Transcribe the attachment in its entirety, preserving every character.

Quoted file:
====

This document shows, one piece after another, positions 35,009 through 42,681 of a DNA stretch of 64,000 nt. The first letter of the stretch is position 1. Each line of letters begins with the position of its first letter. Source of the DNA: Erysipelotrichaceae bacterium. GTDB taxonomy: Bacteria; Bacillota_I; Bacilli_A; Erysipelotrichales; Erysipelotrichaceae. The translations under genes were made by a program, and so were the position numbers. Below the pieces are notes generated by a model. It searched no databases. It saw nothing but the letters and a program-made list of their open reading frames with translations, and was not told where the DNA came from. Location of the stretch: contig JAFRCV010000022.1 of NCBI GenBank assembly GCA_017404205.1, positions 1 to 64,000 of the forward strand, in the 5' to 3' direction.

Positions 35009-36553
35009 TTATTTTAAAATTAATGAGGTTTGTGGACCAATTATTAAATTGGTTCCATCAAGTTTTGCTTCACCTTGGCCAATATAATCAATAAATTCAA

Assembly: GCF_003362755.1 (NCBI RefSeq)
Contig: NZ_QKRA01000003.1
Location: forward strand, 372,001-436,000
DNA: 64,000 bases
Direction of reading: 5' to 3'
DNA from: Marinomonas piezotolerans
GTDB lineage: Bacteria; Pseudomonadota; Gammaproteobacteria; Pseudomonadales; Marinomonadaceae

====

This document shows, one piece after another, positions 35,009 through 42,681 of a DNA stretch of 64,000 nt. The first letter of the stretch is position 1. Each line of letters begins with the position of its first letter. Source of the DNA: Erysipelotrichaceae bacterium. GTDB taxonomy: Bacteria; Bacillota_I; Bacilli_A; Erysipelotrichales; Erysipelotrichaceae. The translations under genes were made by a program, and so were the position numbers. Below the pieces are notes generated by a model. It searched no databases. It saw nothing but the letters and a program-made list of their open reading frames with translations, and was not told where the DNA came from. Location of the stretch: contig JAFRCV010000022.1 of NCBI GenBank assembly GCA_017404205.1, positions 1 to 64,000 of the forward strand, in the 5' to 3' direction.

Positions 35009-36553
35009 TTATTTTAAAATTAATGAGGTTTGTGGACCAATTATTAAATTGGTTCCATCAAGTTTTGCTTCACCTTGGCCAATATAATCAATAAATTCAA

Assembly: GCF_003362755.1 (NCBI RefSeq)
Contig: NZ_QKRA01000003.1
Location: forward strand, 372,001-436,000
DNA: 64,000 bases
Direction of reading: 5' to 3'
DNA from: Marinomonas piezotolerans
GTDB lineage: Bacteria; Pseudomonadota; Gammaproteobacteria; Pseudomonadales; Marinomonadaceae